Yes, you read that right. The late, great Roger Zelazny died in 1995, but a new Zelazny novel, "The Dead Man's Brother," has just been published.

I've had Roger Zelazny on my mind a lot lately. I live in the Cleveland area, where Zelazny orginally was from, and I've been wondering which Zelazny book I should read next. (I've read many of them, but not all of them.) I'm on vacation in Arizona, and I was astounded when I went to the Poisoned Pen, a mystery bookstore in Scottsdale, and found "The Dead Man's Brother" on a display table, with the words "first publication anywhere" on the front cover.

It's a mystery novel he apparently wrote around 1970 or 1971, when he was writing science fiction mystery novels such as "My Name Is Legion." The afterword by his son, Trent Zelazny, says the book was discovered by Zelazny's agent.

It's published as a "Hard Case Crime" book, a cheap paperback available for $7. I haven't had time to read it yet and find out if it's any good, but at this point it feels like an unexpected gift.

Tuesday, March 10, 2009

My 'Black History Month' column

Belatedly, here is the Internet column I wrote for Black History Month.

We are in the middle of Black History Month. I've tried to write about that in past columns, when I could find a site interesting enough to make that worthwhile.
This would seem to be one of those times, because the Smithsonian Institution has mounted a Virtual Heritage Tour on African American History.
The tour is an online exhibit of various objects in the Smithsonian's collection that relate to black history and culture. Visit it here
One thing I liked about the tour was that navigating around it was so easy. There are different ways to browse the site, none of them wrong. Clicking on "Timeline" and "Explore Objects" at the top of the page worked, but so did clicking on little icons of the objects themselves at the bottom of the page.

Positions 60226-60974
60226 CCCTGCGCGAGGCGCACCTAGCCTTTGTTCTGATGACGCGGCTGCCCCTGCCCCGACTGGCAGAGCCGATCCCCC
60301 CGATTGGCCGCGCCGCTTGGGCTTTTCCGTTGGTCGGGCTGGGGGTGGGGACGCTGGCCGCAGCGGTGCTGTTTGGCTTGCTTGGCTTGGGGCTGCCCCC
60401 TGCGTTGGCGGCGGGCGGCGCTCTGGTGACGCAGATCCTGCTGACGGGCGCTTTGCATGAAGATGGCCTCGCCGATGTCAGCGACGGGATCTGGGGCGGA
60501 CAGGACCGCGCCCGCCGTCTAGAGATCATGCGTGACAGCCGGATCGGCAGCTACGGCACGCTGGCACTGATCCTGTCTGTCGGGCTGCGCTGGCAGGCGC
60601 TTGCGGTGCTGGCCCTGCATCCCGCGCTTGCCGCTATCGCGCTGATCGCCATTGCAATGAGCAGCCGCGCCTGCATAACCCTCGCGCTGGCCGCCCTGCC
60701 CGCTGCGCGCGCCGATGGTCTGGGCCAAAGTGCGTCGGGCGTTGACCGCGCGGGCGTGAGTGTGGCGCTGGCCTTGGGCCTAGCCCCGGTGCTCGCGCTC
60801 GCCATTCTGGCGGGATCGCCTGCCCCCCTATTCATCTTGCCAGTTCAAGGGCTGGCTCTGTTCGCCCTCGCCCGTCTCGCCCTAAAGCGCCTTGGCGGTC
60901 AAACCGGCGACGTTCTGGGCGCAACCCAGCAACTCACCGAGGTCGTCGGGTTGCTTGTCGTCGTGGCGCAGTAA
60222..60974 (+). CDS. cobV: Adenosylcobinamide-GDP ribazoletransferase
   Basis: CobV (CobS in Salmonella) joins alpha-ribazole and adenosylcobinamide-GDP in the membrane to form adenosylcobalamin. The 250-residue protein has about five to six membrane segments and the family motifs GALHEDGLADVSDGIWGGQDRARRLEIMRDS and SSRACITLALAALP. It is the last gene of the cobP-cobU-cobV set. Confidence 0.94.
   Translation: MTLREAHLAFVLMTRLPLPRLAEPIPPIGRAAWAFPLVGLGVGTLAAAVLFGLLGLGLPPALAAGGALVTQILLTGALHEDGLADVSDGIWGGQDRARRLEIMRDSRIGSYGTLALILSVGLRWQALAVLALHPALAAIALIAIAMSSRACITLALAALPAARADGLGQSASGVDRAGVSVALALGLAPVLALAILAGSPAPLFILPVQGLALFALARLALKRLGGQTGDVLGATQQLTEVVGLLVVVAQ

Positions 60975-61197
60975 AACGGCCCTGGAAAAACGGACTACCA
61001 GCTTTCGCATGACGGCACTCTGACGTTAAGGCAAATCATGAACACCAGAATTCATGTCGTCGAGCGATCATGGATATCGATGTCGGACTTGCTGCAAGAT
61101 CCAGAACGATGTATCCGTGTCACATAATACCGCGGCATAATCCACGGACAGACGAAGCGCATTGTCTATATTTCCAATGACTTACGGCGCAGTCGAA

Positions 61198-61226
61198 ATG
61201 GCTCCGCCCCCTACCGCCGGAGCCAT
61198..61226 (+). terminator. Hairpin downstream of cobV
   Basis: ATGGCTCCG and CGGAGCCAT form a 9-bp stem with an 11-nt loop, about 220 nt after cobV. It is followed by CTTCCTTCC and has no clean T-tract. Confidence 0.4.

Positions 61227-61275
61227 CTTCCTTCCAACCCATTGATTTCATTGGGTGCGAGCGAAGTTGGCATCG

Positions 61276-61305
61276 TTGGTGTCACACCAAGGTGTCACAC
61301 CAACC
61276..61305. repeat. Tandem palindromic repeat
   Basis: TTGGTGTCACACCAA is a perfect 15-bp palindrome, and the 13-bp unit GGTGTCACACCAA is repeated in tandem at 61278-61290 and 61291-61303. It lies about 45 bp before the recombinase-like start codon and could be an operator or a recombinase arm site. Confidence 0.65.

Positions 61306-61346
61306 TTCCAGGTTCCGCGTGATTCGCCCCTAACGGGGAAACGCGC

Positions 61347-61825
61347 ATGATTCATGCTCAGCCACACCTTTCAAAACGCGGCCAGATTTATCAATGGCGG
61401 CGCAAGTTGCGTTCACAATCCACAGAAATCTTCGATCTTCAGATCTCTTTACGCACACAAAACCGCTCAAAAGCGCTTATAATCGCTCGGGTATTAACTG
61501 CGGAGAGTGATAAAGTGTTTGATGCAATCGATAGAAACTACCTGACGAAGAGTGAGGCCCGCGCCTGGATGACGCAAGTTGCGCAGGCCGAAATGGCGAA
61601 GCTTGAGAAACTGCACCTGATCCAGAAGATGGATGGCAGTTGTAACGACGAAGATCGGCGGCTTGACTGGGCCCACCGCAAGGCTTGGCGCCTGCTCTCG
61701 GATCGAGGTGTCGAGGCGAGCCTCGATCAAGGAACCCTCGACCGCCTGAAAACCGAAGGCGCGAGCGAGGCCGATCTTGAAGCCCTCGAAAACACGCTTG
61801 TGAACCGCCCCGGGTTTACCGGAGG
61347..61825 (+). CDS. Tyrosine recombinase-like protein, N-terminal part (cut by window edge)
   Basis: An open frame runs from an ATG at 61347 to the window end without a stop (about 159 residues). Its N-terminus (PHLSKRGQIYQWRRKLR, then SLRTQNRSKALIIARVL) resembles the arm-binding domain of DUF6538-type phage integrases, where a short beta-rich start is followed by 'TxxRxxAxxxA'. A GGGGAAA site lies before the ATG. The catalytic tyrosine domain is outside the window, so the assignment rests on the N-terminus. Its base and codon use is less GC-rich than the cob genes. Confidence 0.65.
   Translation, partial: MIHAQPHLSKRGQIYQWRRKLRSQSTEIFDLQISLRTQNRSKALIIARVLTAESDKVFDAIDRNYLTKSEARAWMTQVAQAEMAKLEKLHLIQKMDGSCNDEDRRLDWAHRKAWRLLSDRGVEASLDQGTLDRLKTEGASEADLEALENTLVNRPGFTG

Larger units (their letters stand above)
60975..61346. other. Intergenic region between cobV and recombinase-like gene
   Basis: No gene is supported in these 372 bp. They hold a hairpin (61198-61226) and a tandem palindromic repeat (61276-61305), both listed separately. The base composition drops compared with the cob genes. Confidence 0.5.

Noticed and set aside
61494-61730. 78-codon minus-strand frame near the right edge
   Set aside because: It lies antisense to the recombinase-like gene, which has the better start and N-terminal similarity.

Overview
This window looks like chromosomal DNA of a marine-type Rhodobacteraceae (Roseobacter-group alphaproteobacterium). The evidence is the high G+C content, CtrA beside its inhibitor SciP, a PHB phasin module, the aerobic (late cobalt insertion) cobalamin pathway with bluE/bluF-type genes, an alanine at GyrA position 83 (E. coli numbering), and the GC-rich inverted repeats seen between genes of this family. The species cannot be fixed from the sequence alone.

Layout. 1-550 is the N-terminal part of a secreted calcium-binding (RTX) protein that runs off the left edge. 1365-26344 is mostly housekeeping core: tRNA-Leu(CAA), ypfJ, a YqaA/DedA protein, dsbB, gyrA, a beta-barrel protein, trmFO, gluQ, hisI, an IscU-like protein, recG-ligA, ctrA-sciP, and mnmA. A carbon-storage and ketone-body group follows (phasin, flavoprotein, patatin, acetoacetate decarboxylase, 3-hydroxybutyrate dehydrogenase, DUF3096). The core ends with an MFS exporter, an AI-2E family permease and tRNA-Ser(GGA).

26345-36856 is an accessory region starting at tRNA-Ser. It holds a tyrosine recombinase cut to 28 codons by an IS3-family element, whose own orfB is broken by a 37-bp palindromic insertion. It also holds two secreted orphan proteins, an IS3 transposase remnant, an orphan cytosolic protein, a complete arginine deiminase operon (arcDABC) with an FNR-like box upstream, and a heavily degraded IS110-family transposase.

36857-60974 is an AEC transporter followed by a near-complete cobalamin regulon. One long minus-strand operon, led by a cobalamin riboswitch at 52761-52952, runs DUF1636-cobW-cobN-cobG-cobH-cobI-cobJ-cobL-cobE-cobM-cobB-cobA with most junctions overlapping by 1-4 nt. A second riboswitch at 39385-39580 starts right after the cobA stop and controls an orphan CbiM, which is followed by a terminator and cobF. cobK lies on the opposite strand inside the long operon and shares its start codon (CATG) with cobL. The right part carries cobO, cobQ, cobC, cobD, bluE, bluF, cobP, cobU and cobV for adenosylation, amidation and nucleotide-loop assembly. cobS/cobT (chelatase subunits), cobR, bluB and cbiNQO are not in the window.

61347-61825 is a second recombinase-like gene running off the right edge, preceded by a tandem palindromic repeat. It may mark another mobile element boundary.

The exhibit seems to be aimed at children, although there's enough substance to keep the attention of adults. As I clicked on each, I could read a brief caption and hear a brief audio lecture.
Lawton's former Congressman, J.C. Watts, played a role in creating what will be the new National Museum of African-American History and Culture, which will likely be another wonderful Smithsonian museum in Washington, D.C. You can find out how the museum is coming along by going to
I downloaded document from the site that told me an architect for the new museum is supposed to be selected in April. The estimated start of construction is in 2012, with the museum to be finished by 2015.
Weather alerts. In light of the tornado damage at Lone Grove, it seems timely to remind everyone that the state government offers weather alerts at
Notifications are available for winter weather, flash flood, severe thunderstorms and tornadoes. The alerts can be sent as e-mails or as text messages to your cell phone.
Love me, love my pet? I should have gotten around to mentioning this site before Valentine's Day. Oh well. Date My Pet ( is a site that aims to unite dog and cat lovers. Visitors can browse the site for photos of owners and their pets.
Visiting college campuses. If someone in your family is trying to figure out where to go to college, point that person to Campus Tours (, which offers virtual tours (or least links to home pages) for many different colleges across the U.S.
Customizing your signature. Like many people, I run all of my e-mail through my Gmail account. It means I can check all of my e-mail in one place, rather than three different places.